could fall from 17.1% of GDP in 2015 to 13.8% in 2016, resulting in  
the deficit growing from 2.4% of GDP in 2015 to 4.1% in 2016. So  
far, the government has planned to finance virtually its entire deficit  
2nd quarter 2016  
Significant need to recapitalise the banking sector  
- Sovereign funds (USD bn)  
National Wealth Fund  Reserve Fund  
The financial position of the banks worsened significantly in 2015.  
Profits declined by more than 67% due in particular to the sharp rise  
in provisions to cover the increase in non-performing loans and  
those considered at risk (which according to ratings agency  
Standard & Poors account for more than 17% of loans). The overall  
solvency ratio of the whole banking sector was only 8.5% in  
December 2015, whereas it was 13.2% five years ago. S&P  
estimate that the banks require recapitalisation of between 850  
billion and 1,300 billion roubles, whilst the recapitalisation of  
Vnesheconombank could require an additional 1,000 billion roubles.  
Improvement in external accounts in 2015  
Despite the sharp fall in oil prices (-49%), Russia’s external  
accounts improved in 2015. The balance of payments showed a  
small surplus that led to an increase in currency reserves of USD1.3  
billion, following a fall of USD 107.5 billion in 2014. This  
improvement came from the increase in the current account surplus,  
which reached 5% of GDP, having been limited to 3.1% of GDP in  
2008 2009 2010 2011 2012 2013 2014 2015 2016  
Source : Banque centrale de Russie.  
External debt remains manageable  
At the end of 2015, total external debt was USD 515 billion  
The increase in the current account surplus (USD 7.3 billion) was  
due to the fall in the trade deficit coupled with a slight fall in the  
balance of payments (due particularly to a reduction in interest  
payments on debt). The trade deficit was USD 44.1 billion lower,  
despite the sharp contraction in exports of oil and gas (-42.1%), as  
well as other exports (-18%). These effects were counteracted by  
the reduction in imports of more than 37% (due to the economic  
contraction on the one hand and the embargo on food products on  
the other).  
USD 385 billion excluding commitments to foreign direct investors),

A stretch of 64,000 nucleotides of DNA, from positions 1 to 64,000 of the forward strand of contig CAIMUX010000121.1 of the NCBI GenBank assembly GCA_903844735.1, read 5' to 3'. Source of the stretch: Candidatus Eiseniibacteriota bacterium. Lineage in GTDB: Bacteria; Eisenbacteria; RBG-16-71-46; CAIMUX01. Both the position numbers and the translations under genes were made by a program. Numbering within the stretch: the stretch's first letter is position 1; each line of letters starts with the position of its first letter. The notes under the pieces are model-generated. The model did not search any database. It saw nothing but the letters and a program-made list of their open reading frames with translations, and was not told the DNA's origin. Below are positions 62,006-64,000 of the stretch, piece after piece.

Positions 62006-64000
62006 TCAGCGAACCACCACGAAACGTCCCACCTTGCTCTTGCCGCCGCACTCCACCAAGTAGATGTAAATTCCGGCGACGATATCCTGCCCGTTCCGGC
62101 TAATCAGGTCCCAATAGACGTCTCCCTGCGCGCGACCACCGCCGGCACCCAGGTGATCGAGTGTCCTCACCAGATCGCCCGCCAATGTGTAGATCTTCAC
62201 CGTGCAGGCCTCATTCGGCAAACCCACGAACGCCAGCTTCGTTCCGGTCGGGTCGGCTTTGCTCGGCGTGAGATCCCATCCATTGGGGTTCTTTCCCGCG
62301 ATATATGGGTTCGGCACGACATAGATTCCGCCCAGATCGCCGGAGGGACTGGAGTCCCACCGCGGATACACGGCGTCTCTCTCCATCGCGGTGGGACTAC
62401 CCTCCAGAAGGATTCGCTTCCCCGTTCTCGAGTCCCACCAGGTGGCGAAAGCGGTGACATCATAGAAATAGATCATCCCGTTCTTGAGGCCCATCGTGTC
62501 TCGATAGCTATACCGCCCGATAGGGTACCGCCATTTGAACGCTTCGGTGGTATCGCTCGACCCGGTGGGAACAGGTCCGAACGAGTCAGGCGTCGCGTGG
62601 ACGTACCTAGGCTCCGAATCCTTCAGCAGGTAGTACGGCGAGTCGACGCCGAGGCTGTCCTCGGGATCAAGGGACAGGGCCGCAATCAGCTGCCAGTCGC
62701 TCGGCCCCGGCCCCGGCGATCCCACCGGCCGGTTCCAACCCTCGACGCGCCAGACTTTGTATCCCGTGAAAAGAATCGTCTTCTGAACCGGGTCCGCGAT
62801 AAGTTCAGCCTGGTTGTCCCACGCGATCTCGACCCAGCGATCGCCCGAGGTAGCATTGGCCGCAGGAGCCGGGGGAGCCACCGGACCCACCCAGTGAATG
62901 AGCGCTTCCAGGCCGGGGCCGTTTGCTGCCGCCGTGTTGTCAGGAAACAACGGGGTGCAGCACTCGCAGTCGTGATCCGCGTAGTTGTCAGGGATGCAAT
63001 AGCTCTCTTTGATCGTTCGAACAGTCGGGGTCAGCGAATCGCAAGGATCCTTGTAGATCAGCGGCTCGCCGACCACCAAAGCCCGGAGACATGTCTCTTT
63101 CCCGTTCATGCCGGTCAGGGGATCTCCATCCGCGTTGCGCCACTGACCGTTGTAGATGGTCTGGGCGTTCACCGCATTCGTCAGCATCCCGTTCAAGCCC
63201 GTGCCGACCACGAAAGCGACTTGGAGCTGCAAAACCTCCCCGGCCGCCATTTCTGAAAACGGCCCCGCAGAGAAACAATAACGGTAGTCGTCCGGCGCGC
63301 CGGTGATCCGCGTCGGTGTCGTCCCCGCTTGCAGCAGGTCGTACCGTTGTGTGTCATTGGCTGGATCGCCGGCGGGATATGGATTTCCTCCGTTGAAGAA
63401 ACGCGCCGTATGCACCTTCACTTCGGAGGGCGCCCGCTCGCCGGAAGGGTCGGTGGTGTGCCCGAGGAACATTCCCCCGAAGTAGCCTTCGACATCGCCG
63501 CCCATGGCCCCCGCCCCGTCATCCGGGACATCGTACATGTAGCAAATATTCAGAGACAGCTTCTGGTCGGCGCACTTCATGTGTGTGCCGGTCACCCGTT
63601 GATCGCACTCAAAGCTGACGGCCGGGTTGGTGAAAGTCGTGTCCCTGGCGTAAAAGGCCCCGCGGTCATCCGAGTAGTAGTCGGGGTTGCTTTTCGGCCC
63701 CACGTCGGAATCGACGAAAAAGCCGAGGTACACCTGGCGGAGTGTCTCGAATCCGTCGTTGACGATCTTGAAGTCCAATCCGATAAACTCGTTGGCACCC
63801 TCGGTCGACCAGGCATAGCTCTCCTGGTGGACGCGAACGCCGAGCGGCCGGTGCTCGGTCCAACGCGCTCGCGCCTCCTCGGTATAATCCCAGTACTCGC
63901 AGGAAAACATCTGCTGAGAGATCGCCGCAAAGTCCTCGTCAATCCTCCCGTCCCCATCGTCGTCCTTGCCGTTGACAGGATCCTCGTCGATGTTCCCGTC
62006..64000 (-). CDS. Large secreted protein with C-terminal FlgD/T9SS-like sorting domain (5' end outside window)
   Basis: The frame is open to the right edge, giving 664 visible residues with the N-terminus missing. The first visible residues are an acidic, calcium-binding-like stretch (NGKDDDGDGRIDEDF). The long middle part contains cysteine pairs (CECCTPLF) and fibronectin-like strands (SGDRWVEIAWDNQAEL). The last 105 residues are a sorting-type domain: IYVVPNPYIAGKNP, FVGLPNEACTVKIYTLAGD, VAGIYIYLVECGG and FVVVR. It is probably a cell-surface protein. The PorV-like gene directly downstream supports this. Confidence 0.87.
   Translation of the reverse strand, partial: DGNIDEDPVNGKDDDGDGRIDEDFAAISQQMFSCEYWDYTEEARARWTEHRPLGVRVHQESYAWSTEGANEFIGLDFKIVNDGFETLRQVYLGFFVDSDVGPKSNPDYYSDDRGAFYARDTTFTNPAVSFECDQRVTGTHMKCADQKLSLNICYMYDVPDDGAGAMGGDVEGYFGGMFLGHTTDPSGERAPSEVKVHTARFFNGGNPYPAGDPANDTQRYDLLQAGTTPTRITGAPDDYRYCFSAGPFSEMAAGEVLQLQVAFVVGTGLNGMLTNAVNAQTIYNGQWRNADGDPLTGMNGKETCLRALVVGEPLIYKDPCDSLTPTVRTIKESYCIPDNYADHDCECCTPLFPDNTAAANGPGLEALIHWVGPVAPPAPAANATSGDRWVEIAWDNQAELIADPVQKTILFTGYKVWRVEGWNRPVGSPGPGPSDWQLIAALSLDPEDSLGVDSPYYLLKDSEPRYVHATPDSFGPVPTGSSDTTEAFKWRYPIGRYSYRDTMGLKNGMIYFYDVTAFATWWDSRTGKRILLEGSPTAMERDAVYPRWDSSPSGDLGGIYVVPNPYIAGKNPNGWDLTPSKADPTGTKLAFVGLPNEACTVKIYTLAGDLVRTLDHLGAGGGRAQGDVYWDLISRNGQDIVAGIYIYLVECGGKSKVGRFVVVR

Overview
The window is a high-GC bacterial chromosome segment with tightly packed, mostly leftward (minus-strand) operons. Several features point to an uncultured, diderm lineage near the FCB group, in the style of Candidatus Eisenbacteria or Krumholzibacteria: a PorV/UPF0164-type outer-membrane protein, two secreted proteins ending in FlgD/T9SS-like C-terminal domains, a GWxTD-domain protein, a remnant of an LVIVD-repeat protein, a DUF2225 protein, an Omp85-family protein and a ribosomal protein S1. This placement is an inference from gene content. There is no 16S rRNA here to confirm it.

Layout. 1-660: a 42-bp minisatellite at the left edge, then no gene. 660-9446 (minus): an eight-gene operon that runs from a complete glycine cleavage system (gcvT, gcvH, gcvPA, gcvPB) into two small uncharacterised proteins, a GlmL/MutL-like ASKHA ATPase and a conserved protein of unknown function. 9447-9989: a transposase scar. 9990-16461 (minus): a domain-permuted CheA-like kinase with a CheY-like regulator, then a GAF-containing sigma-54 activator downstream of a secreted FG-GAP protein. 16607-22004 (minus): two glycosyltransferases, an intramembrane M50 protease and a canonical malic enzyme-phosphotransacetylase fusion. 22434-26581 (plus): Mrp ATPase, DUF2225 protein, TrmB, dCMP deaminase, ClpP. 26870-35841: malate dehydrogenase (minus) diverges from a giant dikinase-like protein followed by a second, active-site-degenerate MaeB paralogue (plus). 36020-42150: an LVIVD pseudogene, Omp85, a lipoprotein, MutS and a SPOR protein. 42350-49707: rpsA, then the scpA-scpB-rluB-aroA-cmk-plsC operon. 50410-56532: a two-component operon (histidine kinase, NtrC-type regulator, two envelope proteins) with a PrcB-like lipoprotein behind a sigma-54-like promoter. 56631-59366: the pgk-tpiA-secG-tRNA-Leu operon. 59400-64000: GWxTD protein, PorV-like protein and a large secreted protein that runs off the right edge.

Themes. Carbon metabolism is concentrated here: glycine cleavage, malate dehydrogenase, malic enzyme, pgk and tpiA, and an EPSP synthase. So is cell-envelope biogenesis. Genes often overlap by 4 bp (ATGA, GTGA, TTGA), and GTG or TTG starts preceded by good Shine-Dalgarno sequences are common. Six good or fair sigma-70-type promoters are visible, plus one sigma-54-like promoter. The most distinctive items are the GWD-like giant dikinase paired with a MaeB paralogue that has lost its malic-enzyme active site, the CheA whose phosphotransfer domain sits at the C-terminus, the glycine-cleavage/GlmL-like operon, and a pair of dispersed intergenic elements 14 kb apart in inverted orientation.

from USD 599 billion at and 2014. The federal government and the  
banks reduced their debt by 26% and 33% respectively, whilst  
company debt fell more modestly (9%). Thus external debt for  
banks and companies was USD 473 billion at end-2015, and private  
debt USD 260 billion at end-September 2015. For private banks,  
nearly 86% of their external debt consists of currency deposits, but  
outflows were extremely limited over 2015 as a whole. For  
companies, if one excludes commitments to foreign direct investors,  
debt is only USD 129.5 billion.  
Russian companies were unable to take advantage of the weakness  
of the rouble to increase their market share, due to a lack of  
competitiveness. At the same time, the deficit on the financial  
account was only 4.7% of GDP in 2015, from 7% in 2014. Net  
outflows of private capital slowed to USD 56.9 billion, from  
USD 153 billion in 2014. This reflected the repayment of private  
sector debt. It did not relate to the sale of Russian assets or the  
purchase of foreign assets.  
The central bank estimates that external debt servicing costs will be  
some USD 100 billion in 2016 (from USD 155 billion in 2015). Debt  
servicing costs for banks and companies are estimated at  
USD 24 billion and USD 71 billion respectively. However, these  
amounts remain manageable and tensions have been reduced  
significantly, as judged by foreign currency liquidity injections from  
the central bank. The levels of currency repo operations have fallen  
substantially over the last year. This has taken them from around  
USD 35 billion per day a year ago to some USD 18 billion at the end  
of March.  
The fall in the country’s net foreign currency commitments enabled it  
to consolidate the net external position, which had a credit balance  
of more than USD 300 billion at end-2015. The risk of a balance of  
payments crisis in Russia is therefore very low. But what of the risk  
of a default on external private debt?  
2nd quarter 2016  
QUI SOMMES-NOUS ? Trois équipes d'économistes (économies OCDE, économies émergentes et risque pays, économie bancaire) forment la Direction des Etudes Economiques de BNP Paribas.
Ce site présente leurs analyses.